It has to be admitted, there are very few of us who get worked up over a little monument sticking out of a field on the banks of the river Thames. Very, very, few of us. That this spot marks the beginning of the rule of law and freedom from arbitrary State tyranny is not a matter that impinges on the consciousness of the masses. Indeed, the monument was erected by the American Bar Association – our indigenous monument being contained in jokes and riddles. "Where did King John sign the Magna Carta?"

I've often imagined the showdown between the King and the Barons in some sort of Pythonesque script. Burly bearded landowners surrounding a tyrant and being as pleasant and civil as only the very well-armed can be, gently telling him to wind his fecking neck in. It was arguably one of the most important moments in Western history. For whilst Hobbes, Locke, Mill described, defended and proposed, these semi-literates actually acted. And King John didn't sign it "at the bottom" – he affixed his seal. Just to satisfy pub-quiz addicts....

The relationship between Government and the individual is the most important in our lives. For whilst our parents, teachers, partners may send us to bed without supper – and variations on the theme – the Government insists it is the possessor of all legitimate power – and by that mean naked force and violence. Only the Government can drag you from your sofa and throw you into its deepest dungeons and claim authority to do so.

And it claims the authority from us, The People. The odd flaw in that carefully woven lie is that, once in power, the Government can do whatever the hell it likes. Literally. There is nothing – apart from their threadbare consciences – to stop MP's passing a law tomorrow to have 1 in 10 people shot on sight. No court can prevent it, no Constitution exists against which the acts of Government can be matched and found wanting. The Barons cornered a King claiming such powers and took them away. We have allowed a Parliament to resurrect the Divine Right of Kings and cloth it in procedure and baubles, blinding us to our own needs for liberty and our fear of tyranny.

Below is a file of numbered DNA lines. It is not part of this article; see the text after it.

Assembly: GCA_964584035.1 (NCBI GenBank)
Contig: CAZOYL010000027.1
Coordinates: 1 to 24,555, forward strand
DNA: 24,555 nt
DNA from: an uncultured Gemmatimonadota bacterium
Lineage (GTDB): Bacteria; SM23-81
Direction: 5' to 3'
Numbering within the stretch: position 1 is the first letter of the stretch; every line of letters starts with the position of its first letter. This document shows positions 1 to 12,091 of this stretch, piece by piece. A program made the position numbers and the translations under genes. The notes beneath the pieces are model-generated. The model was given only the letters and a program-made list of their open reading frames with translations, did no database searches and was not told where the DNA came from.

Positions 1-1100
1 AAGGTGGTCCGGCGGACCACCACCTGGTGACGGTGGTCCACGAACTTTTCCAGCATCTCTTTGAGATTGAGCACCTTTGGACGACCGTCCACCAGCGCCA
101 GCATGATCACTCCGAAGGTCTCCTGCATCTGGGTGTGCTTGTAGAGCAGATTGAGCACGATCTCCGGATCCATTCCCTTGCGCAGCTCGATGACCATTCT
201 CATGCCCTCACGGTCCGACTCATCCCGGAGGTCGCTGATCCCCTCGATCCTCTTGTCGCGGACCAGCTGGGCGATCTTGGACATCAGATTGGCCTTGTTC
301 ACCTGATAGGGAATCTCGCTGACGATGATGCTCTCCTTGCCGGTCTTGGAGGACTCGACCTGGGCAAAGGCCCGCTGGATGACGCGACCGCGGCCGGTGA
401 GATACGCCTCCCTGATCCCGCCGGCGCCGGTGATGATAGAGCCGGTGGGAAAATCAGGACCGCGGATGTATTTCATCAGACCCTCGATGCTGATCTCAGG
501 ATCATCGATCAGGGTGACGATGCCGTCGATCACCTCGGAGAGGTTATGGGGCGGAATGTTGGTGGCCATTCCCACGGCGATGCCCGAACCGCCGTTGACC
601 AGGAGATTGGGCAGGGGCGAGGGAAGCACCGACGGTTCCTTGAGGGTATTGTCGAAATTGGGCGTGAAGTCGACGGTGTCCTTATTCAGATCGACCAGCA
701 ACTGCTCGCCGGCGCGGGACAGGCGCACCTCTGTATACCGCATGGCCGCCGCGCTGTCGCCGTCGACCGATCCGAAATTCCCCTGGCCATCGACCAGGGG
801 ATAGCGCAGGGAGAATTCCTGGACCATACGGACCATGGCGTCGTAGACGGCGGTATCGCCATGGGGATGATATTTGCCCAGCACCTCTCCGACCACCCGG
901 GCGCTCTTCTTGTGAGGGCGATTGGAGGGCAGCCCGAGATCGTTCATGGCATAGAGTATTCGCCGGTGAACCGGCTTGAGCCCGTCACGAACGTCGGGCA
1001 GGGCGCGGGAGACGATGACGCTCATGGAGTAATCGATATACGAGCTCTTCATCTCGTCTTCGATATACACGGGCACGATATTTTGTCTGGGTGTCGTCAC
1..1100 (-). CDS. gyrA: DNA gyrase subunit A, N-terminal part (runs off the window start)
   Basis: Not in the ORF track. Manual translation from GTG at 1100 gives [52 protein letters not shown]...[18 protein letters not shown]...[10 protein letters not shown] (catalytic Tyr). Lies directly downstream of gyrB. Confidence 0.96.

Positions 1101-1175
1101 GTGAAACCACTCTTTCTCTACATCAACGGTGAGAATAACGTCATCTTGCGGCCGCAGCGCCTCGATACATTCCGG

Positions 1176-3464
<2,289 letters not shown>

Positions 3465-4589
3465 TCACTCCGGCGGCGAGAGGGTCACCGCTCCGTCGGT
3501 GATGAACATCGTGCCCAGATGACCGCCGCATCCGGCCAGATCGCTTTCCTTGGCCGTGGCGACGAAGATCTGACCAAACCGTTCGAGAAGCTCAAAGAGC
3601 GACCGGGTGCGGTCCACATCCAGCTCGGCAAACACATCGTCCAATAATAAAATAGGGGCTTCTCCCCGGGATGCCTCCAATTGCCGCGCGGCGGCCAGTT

Which is why the monument at Runnymeade was erected by American lawyers. Americans get it – that Governments may be necessary, but they are never to be trusted. The whole edifice of the American constitutional arrangements are designed to limit Government and to draw the line in the sand that separates my life from their interference.

The British have never appreciated this. Even in the face of the most outrageous insults by Government – including detention without trial, secret courts and complicity in torture – we Brits bumble along persuading ourselves of the essential benevolence and broad incompetence of Government.

This is exemplified around the PRISM revelations (though I never forgot ECHELON...), with the sanguine "well, if you've got noting to hide..." argument so glibly rolling from so many tongues. It infuriates me, because our individual liberties, our private lives, should not have to be justified. My life is mine to dispose of, not the Governments. It is for the State to have an overwhelming need on the part of society to justify any intrusion, not us being compelled to think of reasons why the State should not poke about in our closets. Such is the dangerous British state of mind, that we elevate the State above the individual without so much as asking to check its credentials.

I write this on my sofa, my homicidal cat farting next to me and the sun pouring through the window. I await the opening of the local coffee shop, and then I will later spend the day with @fmsalexandra/The Editor in a sunny enclave. To you, this is the mundane, it hardly raises anything so grand as concepts of "liberty" and your relationship with the State.